· Nano (Quantum Physics Laws)

The exotic matter or topological defects required for the creation of those environments have not been observed. In addition to the conventional interpretation of quantum mechanics in terms of states that evolve forwards in time in accord with strong, or strict, causality, the formalism of quantum mechanics also permits an interpretation in terms of retro-evolving states. The formula for calculating probabilities of measurement outcomes in the latter interpretation is mathematically equivalent to that used in the conventional interpretation. Consequently the retro-evolving state interpretation does not change any of the results of experiments predicted by the conventional interpretation, even though the associated retrocausality violates some of the notions of strong causality.

Related Science Topics of Interest:

http://hubpages.com/hub/Microwave-Hyper-Quanta-Faster-Than-Light

http://hubpages.com/hub/Macroverse-VS-Microverse

http://hubpages.com/hub/The-Concept-of-the-Mind-Directing-Energy-in-Physics-Zero-Point-Energy-Field

http://hubpages.com/hub/What-are-Fractals-Why-Important

http://hubpages.com/hub/Retrocausality-Reverse-Causality-Today-Effects-the-Past

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Comments 43 comments

MartieCoetser profile image

MartieCoetser 6 years ago from South Africa

I almost got it, but then I became confused again! It really seems to me that researchers of quantum just don’t manage to hit the target. It is like trying to put the tail of the pig where it should be while blindfolded. There is a pig, and there is a place for its tail, but – forgive me if I’m wrong – they just don’t manage to get the tail where it belongs. Thanks for another interesting hub about this subject. I know I will get it... someday.


dallas93444 profile image

dallas93444 6 years ago from Bakersfield, CA Author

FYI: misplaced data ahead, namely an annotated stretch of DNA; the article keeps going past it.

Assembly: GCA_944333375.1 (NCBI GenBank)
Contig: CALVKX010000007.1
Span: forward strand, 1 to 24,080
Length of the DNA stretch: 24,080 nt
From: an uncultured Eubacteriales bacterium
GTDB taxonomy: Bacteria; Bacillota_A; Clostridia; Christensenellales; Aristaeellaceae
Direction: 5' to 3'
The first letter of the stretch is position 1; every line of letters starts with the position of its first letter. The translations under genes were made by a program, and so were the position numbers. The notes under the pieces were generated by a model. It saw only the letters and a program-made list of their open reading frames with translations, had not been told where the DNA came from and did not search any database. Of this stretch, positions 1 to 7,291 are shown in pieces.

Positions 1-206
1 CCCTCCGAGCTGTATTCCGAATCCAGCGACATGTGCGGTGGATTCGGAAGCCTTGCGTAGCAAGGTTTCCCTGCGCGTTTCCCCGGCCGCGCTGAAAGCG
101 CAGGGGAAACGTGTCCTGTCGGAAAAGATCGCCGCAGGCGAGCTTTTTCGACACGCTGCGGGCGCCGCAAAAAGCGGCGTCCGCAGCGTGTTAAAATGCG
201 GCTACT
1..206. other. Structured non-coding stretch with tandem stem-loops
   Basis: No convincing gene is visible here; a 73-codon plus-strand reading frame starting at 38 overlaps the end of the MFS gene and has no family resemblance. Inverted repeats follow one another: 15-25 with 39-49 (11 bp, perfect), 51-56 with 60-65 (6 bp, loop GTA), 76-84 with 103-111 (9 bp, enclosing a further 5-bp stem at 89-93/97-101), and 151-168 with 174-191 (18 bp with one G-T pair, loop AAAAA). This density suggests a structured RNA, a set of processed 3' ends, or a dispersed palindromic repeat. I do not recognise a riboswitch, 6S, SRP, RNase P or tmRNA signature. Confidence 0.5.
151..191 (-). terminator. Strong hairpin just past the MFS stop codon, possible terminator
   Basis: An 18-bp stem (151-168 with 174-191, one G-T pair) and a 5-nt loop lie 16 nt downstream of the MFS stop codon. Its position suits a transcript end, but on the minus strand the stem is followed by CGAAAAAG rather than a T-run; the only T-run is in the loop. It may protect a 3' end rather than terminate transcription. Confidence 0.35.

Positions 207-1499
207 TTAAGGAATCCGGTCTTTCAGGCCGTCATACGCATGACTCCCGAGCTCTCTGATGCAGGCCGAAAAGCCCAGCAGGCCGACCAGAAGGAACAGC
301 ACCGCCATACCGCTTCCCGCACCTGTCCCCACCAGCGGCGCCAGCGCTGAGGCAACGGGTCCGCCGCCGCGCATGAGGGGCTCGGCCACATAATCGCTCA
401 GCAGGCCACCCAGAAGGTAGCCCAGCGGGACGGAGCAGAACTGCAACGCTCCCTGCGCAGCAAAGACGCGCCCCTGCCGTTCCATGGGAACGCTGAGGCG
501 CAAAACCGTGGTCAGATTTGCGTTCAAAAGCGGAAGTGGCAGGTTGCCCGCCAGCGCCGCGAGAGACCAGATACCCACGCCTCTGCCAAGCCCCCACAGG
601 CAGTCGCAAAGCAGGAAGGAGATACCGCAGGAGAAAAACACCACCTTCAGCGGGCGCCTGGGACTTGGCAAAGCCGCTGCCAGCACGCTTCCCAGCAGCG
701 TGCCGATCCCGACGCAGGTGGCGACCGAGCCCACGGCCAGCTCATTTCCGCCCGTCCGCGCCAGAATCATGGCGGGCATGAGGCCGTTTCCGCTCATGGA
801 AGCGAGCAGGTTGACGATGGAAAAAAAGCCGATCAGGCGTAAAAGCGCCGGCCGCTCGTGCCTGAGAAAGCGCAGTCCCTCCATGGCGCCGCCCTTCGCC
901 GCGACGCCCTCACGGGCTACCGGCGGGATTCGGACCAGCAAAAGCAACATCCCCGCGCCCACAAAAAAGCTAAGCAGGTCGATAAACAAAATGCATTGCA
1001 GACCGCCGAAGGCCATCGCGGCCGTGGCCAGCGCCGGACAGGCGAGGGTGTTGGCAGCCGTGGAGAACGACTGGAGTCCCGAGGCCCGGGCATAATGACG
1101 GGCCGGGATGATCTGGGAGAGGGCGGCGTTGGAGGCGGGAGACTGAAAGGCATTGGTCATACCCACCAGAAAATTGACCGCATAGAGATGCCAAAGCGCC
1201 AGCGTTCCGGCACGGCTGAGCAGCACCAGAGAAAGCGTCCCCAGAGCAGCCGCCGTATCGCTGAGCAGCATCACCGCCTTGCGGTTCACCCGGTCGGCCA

MartieCoetser, Our "reality" - when we observe an electron for example - prior to our observation it is everywhere at once. The act of observing "nails" it to a given "probable" position... The target is everywhere at once... Each time the electron is converted from "energy" to an electron it released about 1/2 watt... there is tremendous energy surrounding us...

Newtonian laws do not apply in quantum physics... There is no required "cause and effect..." Electrons appear,and disappear.

Hitting the target would require an infinite number of baseball bats swung an infinite number of times to hit something that is everywhere at the same time. If you located the electron and picked up your bat to swing at it, it may be anywhere, or "nowhere" when you try locate again to "nail" down for an instant... AKA, "The observer principle..."

It would be like trying to herd cats!


msorensson profile image

msorensson 6 years ago

I love that you looked up and read Feynman...

Within this universe, time is an unknown...and yet the theory of Einstein as it applies here is measured only with the speed of light as a basis..

What if there is something that moves faster than the speed of light?

We cannot reverse the linearity of time in this universe...each moment of consciousness being a stamp of time that we can go back to and erase at will.

We have quantum physics, quantum mechanics now because it is what our minds can at least accept...relate to.

A provocative hub.


dallas93444 profile image

dallas93444 6 years ago from Bakersfield, CA Author

I suspect there is "something that travels faster than the speed of light." Given there is a rotational law of physics where you have a gravity constant (function of mass) and the "balance" of falling toward central object (ex. earth rotating around sun)..there is a direct correlation of the distance from the sun for instance and the speed of the rotating object. However in deep space everything is rotating at the same speed! It defies Newtonian Laws as we know them... It does not matter how far the mass is from the center object that is being rotated around...